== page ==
Former Director of National Intelligence John Ratcliffe said he believes the FBI "didn't find what they were looking" for during last month's raid on former President Donald Trump's home.
"I was a former federal prosecutor, United States attorney. Let me tell you what this is about. Good prosecutors with good cases play it straight. They don’t need to play games," Ratcliffe told Fox News on Wednesday, referring to officials within the Department of Justice (DOJ). "They don’t need to shop for judges, they don’t need to leak intelligence that may or may not exist."
Ratcliffe, a former Texas congressman who later headed the Office of the Director of National Intelligence under Trump, did not provide any specific evidence for his claims and appeared to be speculating on the DOJ's case.
Since the Aug. 8 raid on Mar-a-Lago, neither the DOJ nor the FBI has revealed what materials agents were trying to find. A heavily redacted affidavit used to obtain the search warrant last week provided few details, but it said prosecutors believed there were allegedly classified documents being kept in Trump's Florida residence.
Court HearingA photo included in the latest DOJ filing appeared to show documents—some marked "TOP SECRET" and "SECRET"—scattered on the floor during the raid. Trump wrote Thursday that it was the agents who took the documents and put them on the floor, while former White House aide Kash Patel suggested the picture appears to have been staged to mislead the public about the incident.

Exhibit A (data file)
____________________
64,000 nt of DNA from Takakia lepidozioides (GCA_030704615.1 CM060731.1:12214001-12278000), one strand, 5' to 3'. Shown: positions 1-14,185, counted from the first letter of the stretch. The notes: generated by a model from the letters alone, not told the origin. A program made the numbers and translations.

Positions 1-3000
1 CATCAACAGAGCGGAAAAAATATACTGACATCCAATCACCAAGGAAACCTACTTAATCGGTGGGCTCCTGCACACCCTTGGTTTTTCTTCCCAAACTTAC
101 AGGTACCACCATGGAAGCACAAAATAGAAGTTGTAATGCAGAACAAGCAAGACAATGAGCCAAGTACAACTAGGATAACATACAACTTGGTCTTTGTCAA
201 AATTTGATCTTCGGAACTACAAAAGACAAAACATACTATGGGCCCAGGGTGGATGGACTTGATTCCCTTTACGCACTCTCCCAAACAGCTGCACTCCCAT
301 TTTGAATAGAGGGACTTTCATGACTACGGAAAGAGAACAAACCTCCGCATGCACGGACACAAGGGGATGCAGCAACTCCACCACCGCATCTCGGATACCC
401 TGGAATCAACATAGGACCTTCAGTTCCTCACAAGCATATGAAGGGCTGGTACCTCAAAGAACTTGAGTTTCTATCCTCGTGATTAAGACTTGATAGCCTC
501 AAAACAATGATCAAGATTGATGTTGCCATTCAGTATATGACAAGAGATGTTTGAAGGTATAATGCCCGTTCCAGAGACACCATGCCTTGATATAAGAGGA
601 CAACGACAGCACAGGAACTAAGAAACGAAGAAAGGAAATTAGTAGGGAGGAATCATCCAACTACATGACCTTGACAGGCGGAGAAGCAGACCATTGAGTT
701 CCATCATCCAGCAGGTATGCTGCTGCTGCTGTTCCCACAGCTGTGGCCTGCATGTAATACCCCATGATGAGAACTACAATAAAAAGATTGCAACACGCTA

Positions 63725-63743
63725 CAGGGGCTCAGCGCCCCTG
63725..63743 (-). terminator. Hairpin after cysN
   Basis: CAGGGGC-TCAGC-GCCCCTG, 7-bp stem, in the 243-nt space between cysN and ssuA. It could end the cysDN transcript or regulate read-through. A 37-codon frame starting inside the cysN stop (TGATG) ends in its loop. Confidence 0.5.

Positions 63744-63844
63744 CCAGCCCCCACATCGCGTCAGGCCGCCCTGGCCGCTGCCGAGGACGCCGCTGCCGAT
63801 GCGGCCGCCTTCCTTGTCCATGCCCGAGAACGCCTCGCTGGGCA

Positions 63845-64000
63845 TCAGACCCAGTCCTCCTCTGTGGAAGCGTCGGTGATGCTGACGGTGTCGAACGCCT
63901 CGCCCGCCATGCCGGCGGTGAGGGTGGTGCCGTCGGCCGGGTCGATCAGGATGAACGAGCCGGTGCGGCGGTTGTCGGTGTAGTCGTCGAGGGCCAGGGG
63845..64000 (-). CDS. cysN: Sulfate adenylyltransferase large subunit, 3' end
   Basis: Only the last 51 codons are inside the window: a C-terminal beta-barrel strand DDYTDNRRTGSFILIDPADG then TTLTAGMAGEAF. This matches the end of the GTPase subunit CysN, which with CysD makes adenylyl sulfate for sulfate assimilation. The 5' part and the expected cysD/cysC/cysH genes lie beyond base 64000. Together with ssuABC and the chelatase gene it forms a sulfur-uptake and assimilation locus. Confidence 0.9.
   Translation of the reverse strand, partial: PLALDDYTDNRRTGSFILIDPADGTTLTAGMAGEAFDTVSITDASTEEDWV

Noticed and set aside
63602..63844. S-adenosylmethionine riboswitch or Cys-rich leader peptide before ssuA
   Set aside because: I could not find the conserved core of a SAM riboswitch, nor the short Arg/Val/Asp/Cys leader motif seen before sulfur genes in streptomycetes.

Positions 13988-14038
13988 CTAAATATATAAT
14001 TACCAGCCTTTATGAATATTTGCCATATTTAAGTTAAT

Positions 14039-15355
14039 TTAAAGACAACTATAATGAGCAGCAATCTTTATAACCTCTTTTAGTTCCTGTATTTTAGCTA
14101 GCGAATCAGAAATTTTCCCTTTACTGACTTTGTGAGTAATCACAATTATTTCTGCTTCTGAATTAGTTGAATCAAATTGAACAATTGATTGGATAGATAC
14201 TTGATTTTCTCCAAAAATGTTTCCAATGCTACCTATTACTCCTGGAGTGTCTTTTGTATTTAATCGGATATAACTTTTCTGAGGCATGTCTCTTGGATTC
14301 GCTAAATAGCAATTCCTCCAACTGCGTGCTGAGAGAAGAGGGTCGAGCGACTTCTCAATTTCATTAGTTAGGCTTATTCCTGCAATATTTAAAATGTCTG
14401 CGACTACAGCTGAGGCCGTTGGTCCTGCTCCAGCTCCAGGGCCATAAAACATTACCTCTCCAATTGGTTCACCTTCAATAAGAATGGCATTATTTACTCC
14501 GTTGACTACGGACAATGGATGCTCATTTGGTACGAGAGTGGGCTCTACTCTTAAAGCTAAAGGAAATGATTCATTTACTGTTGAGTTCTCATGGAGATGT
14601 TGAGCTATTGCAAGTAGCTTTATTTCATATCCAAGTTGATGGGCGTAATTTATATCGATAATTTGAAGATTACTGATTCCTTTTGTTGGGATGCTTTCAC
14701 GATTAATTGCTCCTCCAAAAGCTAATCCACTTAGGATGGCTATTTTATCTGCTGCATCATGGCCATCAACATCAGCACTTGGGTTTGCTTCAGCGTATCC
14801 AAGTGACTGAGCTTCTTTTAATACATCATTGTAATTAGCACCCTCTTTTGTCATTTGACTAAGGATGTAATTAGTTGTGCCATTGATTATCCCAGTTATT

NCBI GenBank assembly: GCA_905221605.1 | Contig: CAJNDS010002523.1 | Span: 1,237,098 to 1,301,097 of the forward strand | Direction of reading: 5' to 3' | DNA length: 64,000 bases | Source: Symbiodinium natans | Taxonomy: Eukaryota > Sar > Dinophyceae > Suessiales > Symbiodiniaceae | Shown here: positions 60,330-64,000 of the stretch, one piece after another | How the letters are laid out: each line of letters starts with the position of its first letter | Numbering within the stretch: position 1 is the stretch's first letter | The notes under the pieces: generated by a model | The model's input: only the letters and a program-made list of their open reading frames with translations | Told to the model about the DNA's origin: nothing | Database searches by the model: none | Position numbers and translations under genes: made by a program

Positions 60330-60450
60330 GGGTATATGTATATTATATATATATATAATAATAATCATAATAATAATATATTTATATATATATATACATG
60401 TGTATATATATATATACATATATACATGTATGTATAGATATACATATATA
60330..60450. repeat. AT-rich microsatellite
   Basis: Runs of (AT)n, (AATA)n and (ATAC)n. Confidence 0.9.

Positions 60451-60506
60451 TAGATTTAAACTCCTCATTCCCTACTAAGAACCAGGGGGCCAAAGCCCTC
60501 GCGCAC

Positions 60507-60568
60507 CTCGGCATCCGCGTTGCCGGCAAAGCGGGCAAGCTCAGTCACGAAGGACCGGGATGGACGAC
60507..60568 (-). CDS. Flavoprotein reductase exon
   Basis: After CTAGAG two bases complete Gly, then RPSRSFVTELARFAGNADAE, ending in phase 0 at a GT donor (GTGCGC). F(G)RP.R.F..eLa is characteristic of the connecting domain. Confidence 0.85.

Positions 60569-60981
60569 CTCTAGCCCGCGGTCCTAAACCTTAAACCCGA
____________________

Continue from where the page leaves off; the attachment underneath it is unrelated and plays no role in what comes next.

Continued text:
Prosecutors argued Tuesday that the 45th president "has no property interest in any presidential records (including classified records) seized from the premises" and said that a former president cannot assert executive privilege against the executive branch itself.
The DOJ has not responded to a request for comment.
Trump's attorneys on Wednesday dismissed the government's claims in a filing about the discovery of allegedly classified material inside his home, and accused the Justice Department of escalating the situation even after he handed over boxes of documents to the National Archives and allowed FBI agents in June to "come to his home and provide security advice."
A court hearing on whether a special master should be appointed to handle the documents was scheduled for Thursday. U.S. District Judge Aileen Cannon, a Trump appointee in the Southern District of Florida, will preside over Thursday's hearing.